State Rep. Kagi says her final legislative session was a positive one

Friday, May 4, 2018

Rep. Ruth Kagi, D-32
By Evan Smith

State Rep. Ruth Kagi, who announced in March at the end of the legislative session that she will not run for a tenth two-year term, recently sent this statement:

“It has been a tremendous privilege and pleasure to represent the 32nd District in Olympia for the past twenty years.
“I went to the legislature to reform foster care, increase the quality and funding for child care, and reform our drug laws. With the passage of one last bill this session, providing predictability and stability for child-welfare funding, I feel like I have done what I came to do and it’s time to move on.
“It was gratifying to end my service with such a positive and productive session. This year, our budget continued to invest in public schools. While the McCleary case may be in our rear-view mirror, the legislature’s work to provide educational opportunities for all children is far from over. The legislature will need to adopt progressive revenues in the future as our economy slows. Relying on property-tax increases to fund our schools is not good policy and is driving people out of their homes.”

(Editor’s note: McLeary is the State Supreme Court decision that requires the legislature to provide full financial support for the state’s public schools.)

“We passed many progressive bills this session including equal pay and a number of bills to protect people from harassment, including a prohibition on non-disclosure agreements. We changed our juvenile justice laws to allow 17 and 18 year olds to be tried in juvenile court rather than adult court. The legislature greatly expanded voting access.
“The Washington Voting Rights Act ensures that communities cannot be systematically disenfranchised in local elections. Automatic Voter Registration, election-day registration, and motor voter preregistration for 16 and 17 year olds will increase voter participation and representation. Finally, the Disclose Act requires the reporting of “black money” in elections to be reported.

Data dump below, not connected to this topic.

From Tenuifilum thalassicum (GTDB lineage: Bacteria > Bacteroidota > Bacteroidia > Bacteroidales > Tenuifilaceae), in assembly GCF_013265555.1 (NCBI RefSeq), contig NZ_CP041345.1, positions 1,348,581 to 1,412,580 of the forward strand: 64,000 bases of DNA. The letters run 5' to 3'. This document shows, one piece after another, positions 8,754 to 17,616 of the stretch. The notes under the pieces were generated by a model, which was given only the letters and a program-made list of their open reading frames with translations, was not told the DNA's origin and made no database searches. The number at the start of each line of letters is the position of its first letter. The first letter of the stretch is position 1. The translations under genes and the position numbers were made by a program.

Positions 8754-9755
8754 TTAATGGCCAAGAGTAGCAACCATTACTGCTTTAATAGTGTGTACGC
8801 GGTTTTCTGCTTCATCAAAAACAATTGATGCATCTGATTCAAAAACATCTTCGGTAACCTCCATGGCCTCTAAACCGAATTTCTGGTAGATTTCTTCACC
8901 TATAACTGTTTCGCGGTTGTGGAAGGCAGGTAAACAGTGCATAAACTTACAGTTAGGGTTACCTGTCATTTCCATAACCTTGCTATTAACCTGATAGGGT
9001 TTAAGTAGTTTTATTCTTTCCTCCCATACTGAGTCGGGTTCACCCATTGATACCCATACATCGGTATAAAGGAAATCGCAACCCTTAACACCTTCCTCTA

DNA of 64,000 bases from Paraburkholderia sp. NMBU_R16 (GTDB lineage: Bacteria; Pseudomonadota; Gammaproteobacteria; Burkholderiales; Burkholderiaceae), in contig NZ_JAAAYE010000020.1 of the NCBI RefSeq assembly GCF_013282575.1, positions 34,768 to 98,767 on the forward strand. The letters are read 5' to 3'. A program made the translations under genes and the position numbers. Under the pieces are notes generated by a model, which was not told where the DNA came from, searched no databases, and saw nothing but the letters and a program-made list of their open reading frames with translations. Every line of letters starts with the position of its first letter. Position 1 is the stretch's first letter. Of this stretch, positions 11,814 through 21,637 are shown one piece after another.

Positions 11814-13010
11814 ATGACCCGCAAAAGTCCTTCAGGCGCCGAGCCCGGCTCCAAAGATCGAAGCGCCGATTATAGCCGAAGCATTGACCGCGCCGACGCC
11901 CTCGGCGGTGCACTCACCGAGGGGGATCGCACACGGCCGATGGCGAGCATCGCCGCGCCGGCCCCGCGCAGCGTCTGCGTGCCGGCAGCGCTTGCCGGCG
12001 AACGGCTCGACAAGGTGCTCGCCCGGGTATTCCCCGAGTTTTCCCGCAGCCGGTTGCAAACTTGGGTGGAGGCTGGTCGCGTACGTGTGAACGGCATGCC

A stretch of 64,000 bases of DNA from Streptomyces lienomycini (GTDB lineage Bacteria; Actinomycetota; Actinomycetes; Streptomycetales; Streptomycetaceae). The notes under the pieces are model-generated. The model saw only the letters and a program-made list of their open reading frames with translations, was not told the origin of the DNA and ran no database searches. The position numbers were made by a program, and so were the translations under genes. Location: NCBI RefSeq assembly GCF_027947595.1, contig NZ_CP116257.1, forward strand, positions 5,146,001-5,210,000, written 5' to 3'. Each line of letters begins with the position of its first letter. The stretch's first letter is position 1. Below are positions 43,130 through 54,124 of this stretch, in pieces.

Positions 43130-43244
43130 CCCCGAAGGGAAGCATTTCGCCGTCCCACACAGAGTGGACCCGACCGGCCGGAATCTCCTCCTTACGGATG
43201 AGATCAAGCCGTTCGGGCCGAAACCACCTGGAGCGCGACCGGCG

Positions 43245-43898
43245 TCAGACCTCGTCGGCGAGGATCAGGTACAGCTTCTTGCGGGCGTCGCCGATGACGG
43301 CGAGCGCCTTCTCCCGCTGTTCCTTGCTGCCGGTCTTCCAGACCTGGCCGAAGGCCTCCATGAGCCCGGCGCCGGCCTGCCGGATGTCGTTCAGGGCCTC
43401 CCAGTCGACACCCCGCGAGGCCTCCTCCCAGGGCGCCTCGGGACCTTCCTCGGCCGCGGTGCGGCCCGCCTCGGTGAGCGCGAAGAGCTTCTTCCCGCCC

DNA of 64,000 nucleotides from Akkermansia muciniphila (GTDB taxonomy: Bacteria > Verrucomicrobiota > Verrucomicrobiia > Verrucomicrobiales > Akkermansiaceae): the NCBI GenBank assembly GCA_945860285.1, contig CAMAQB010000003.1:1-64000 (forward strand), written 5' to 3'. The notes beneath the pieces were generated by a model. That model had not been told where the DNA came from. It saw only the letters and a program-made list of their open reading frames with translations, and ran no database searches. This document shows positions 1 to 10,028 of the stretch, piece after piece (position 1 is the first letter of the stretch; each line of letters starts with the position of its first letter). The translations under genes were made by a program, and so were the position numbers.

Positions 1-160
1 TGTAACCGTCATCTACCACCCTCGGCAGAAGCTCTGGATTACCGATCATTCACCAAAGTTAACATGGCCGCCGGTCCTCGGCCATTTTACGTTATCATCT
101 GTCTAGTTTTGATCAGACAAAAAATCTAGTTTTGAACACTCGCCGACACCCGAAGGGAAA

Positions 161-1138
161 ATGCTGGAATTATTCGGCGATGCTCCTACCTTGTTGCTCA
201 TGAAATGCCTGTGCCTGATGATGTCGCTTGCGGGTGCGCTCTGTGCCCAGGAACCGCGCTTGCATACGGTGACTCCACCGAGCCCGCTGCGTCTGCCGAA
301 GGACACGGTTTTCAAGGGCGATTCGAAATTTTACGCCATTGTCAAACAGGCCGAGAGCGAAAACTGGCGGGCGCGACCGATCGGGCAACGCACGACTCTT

“We were able to pass a range of other important measures including banning source-of-income discrimination in renting, and becoming the first state to require net neutrality. Finally, we passed my bill to put History Day into law and fund it. This is a national educational program that will engage and inspire many students, and teach them valuable skills.”

She added that her biggest disappointment during the 2018 session was the legislature’s inability to pass more significant legislation on responsible gun ownership. She said that while the Legislature did take some steps, such as banning bump stocks and adding domestic-violence harassment as an offense that triggers the loss of rights to a firearm, it could have done more.

“My child-access-prevention bill never received a vote, and a bill to increase the allowable age to purchase guns did not move forward. I want to thank the many passionate advocates from Moms Demand Action, Grandmothers Against Gun Violence, the Alliance Against Gun Violence and others, particularly the growing number of youth, for speaking up and showing up. Progress has been slow, but the tide is turning because of your insistence that we pass responsible gun laws to keep our communities safe. If there is one thing I have learned during my legislative career, it is the importance of persistence.”

Kagi represents the 32nd Legislative District, including the city of Shoreline, part of northwest Seattle, the town of Woodway, south Edmonds and nearby unincorporated areas, the city of Lynnwood and; part of Mountlake Terrace.

Evan Smith can be reached at


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